I think the confidence level of most economists has decreased, with the realization that one of our most fundamental laws (the relationship between unemployment and inflation) has been repealed and nobody knew it.

Sunday, June 25, 2017

One Kudo, Mr. President.

My parents worked for the Federal government.  One was a good, conscientious worker, who received multiple promotions.  The other felt that any minimal effort was "good enough for government work."  I am intimately familiar with both perspectives.

The Veterans Administration has about 350 thousand employees.  I don't think of 50% of VA employees are useless and should be terminated.  I have met many, many fine employees in the VA.  But, I do think roughly 10% need to terminated immediately.  They clog the flow of health care.

Greatly complicating the problem is that the VA is the largest minority employer in the Federal universe.  To make sure minority employees were not fired as racial discrimination, the public employee union makes it unreasonably difficult to fire anyone, no matter how useless.  Minority protection might be a good primary function of the Federal government, but medical care of veterans is the primary function of the Veterans Administration.  Anything else must be secondary.

President Trump should be commended on signing new legislation that will make it slightly easier to fire the useless.  It is a step in the right direction, but much more needs to be done.

Saturday, June 24, 2017

Mind Maintenance

Philosophies can be described as overly-intellectualized coping strategies or ways to deal with the world and other people.  Maybe.  My intellectual drug-of-choice has long been existentialism, which sees the world through the prism of absurdity.  I have read many books on the philosophy, some were good and some were awful.  Still, it colors my views.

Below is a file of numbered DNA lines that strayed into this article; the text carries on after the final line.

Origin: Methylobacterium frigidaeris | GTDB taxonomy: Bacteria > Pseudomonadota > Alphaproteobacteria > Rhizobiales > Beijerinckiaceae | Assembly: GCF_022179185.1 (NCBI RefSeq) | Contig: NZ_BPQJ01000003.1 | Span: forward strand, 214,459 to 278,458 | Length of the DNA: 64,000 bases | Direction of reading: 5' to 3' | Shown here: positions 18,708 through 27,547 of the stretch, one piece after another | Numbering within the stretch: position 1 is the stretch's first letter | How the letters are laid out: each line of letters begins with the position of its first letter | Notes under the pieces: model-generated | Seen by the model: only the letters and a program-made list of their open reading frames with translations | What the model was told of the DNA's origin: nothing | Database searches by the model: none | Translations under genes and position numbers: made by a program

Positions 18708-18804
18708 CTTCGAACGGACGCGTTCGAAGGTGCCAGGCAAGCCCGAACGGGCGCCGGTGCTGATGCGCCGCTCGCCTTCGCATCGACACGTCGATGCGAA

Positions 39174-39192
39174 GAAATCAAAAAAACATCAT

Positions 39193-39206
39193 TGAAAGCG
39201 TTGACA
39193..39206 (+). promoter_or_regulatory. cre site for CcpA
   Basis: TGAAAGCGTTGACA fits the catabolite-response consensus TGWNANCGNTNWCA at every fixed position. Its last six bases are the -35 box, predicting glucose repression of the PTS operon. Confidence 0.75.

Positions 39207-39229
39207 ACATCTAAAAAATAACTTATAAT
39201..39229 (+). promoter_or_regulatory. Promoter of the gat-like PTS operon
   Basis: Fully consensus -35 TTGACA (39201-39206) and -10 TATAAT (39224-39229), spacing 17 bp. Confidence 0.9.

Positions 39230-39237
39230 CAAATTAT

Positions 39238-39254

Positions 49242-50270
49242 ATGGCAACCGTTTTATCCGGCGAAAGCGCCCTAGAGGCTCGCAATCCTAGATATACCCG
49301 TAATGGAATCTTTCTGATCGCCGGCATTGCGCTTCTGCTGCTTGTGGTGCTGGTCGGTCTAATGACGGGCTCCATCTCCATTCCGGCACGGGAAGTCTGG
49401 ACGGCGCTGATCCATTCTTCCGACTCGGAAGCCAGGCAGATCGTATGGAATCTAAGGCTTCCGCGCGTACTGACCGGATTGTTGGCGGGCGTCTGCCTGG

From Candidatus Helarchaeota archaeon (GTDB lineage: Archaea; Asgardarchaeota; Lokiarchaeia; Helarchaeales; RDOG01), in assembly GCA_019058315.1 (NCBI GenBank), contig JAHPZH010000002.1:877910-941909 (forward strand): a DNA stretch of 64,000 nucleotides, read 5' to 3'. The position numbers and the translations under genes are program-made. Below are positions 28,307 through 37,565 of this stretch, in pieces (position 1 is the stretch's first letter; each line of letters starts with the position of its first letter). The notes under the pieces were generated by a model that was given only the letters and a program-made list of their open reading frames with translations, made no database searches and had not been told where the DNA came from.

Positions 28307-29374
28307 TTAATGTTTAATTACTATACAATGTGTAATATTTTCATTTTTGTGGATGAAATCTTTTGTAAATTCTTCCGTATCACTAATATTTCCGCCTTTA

Recently, when I predicted the President would be impeached, my Republican friends started smelling a Democrat, while my Democratic friends rushed to welcome me.  One perceptive friend noticed my lack of emotion on the subject and suggested I was more stoic than existentialist.  Maybe.  It was less a partisan observation and more of a fiduciary observation, i.e., how will this expected outcome impact my clients?  Not every conclusion is partisan, and not every thought is an emotion.

Existentialism and stoicism are now collecting dust in philosophical waste bins and probably should be there.  Meanwhile, psychology seems to have taken the place of philosophy   Maybe.

A friend and client is exploring mindfulness, which Wikipedia defines as "the psychological process of bringing one's attention to the internal experiences occurring in the present moment, which can be developed through the practice of meditation and other training."  There is no doubt in my mind that mindfulness will definitely increase your years, as well as your enjoyment of those years!  That is the easy part, but it doesn't come easily.

Just as marathoners run a real risk of over-training, a person can work their mind too much for too long and exhaust it.  Mind maintenance requires a periodic shutdown before being refilled.  Mindfulness is a great help -- and healthy too.  But, it is not a light switch to be suddenly flipped on.  It is a way-of-life to be pursued.  If you only learn one exercise, learn to breathe.  

Think you already know how to breathe?  Nope!

Monday, June 19, 2017

A Spade

According to Wikipedia:  "Regulatory capture is a form of political corruption that occurs when a regulatory agency, created to act in the public interest, instead advances the commercial or political concerns of special interest groups that dominate the industry or sector it is charged with regulating."

I would only add one word . . . Airlines . . . 

Friday, June 16, 2017

Little Lessons

I was a teenager when I read Leon Uris' classic Exodus, about the Holocaust survivors making their way to Israel and building their own nation.  Though it was fiction, I enjoyed the story and learned a great deal of history.